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Traveling Troubles: Part Two

July 7, 2008

MOVED!

My last post was getting a little too lengthy, so I decided to split it up. Anyway, here goes part two:

After only three days back in Boston and still exhausted, I dragged myself out of bed at 4AM on Thursday morning to catch a train back to my parent’s house in Delaware. Aside from having to have my cab driver drop me by an ATM when I realized he didn’t take credit cards, my trip was uneventful. I never even had to share my seat, which on Amtrak trains, is quite an accomplishment. 

My mom, along with her parents (the grandparents I had seen in New York), picked me up from the station and thus began my family loaded day. While still suffering from a travel hangover, I had to get myself through dinner with my mom’s parents, my dad’s  parents (who drove in for dinner), and my own parents. It was great to see my whole family, don’t get me wrong. I love my family. It is just a lot to take when you are alone with that many adult family members. Luckily, the conversation rarely turned to me and questioning my life, although it did come up. (I learned that in order to get married, I need to treat finding a husband like a job, which I obviously am not doing. No wonder I’m alone! What wonderful insight…/end sarcasm)

The next day, all the family headed home and were quickly replaced by my parents’ friends, who all happened to be coming through town at once. In the morning, my dad’s best friend from Alabama stopped by, as he was passing through for work (I think…). It was nice to hear what his kids were up to, as I spent a lot of time with them during our five year stint in the South.

Later that night, my parents’ college (in my dad’s case) slash childhood (in my mom’s case) friends, who actually introduced my parents to each other, came to stay for the night. I’d met them before, but the last time was at least 6 year ago. (Both then and now, I feel like I should thank them for my existence or something.) This was the first time, however, I’d heard some of their college stories while still in college. It was the first time I really saw how similar my dad and John are and how they could have been great friends in college, could have even been people I would have been friends with in college. It was the first time I really got to hear stories from back then and appreciate them. It was kind of weird but also kind of nice to think of my parents as people I would like even if they weren’t my parents.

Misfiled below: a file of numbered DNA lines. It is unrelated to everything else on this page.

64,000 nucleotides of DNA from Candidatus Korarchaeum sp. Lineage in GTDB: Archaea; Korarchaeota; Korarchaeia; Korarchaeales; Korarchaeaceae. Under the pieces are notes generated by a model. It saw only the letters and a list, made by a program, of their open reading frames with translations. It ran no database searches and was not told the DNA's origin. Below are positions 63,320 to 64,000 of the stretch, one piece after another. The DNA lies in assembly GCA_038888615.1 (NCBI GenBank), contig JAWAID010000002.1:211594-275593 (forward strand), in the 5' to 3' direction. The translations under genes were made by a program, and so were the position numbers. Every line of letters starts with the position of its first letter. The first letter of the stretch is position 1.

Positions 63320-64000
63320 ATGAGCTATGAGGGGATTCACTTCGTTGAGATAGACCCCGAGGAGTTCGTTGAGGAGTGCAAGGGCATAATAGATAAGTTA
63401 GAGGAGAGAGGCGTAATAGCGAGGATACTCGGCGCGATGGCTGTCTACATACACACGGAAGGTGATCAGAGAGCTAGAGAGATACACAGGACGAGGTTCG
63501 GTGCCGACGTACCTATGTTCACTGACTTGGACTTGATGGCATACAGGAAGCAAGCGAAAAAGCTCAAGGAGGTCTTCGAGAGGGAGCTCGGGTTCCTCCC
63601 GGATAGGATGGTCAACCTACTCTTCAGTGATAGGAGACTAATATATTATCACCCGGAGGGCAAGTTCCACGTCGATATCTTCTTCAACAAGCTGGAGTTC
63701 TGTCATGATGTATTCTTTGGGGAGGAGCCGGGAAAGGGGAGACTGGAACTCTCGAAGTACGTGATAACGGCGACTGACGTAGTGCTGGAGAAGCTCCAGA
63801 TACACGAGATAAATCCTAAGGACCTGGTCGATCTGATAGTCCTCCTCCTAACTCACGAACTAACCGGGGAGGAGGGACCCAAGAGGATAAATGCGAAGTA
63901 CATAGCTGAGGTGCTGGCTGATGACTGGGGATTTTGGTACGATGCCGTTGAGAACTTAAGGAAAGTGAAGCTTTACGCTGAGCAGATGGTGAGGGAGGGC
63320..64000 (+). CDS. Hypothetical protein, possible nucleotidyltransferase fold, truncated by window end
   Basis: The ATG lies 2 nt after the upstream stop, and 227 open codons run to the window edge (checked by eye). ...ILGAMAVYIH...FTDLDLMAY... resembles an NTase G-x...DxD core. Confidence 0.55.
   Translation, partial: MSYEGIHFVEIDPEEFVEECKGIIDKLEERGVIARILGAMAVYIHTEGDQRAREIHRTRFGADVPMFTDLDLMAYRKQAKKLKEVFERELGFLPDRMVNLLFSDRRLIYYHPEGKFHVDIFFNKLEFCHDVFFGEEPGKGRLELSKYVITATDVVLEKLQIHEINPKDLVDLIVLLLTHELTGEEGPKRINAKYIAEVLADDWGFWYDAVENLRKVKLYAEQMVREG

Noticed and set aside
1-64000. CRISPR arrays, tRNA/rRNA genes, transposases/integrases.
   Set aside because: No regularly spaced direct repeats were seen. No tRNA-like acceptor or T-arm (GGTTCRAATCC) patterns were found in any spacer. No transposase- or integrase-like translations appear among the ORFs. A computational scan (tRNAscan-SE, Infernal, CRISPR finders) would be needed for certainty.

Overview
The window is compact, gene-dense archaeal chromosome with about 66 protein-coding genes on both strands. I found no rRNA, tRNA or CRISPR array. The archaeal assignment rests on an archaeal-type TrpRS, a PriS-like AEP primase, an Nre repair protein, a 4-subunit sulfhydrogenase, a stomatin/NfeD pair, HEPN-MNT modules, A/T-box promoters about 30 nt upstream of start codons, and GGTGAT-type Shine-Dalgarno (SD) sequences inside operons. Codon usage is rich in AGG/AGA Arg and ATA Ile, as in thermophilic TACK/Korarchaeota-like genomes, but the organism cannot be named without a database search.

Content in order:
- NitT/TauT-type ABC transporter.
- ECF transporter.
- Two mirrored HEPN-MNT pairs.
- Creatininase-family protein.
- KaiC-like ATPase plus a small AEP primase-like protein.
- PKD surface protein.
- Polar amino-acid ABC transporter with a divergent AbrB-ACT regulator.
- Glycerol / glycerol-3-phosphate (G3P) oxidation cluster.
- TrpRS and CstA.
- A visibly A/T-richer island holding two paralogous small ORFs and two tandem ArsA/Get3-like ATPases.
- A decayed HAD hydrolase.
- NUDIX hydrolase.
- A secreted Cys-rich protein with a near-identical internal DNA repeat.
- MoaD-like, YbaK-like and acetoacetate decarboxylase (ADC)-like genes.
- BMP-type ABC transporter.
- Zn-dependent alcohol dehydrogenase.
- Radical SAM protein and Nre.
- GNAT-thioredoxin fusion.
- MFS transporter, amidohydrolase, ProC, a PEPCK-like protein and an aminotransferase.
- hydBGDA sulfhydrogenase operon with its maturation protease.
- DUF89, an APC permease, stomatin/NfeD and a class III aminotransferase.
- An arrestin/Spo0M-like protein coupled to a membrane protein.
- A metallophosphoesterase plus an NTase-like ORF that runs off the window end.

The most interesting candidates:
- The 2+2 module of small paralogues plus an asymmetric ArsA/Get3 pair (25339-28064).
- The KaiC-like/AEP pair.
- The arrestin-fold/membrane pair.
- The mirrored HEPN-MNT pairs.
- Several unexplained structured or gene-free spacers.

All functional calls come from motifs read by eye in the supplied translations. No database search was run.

The next day, we headed to Fabric Row in Philadelphia to go to a famous deli for lunch. I ate so much I felt nauseous, and again, we had an excellent time just talking and eating something called “Health Salad.” (“Do you think it’s made of health?”) Sadly, I think we cancelled out the benefits of the health salad with the eight cookies we bought on the way out. The day ended with my mom and I shopping and then coming home to watch “Michael Clayton,” (stopping every five minutes, of course, to explain what we knew and what we had yet to find out to my mom, who responded that she thinks she “lacks the mental capacity to watch movies.”)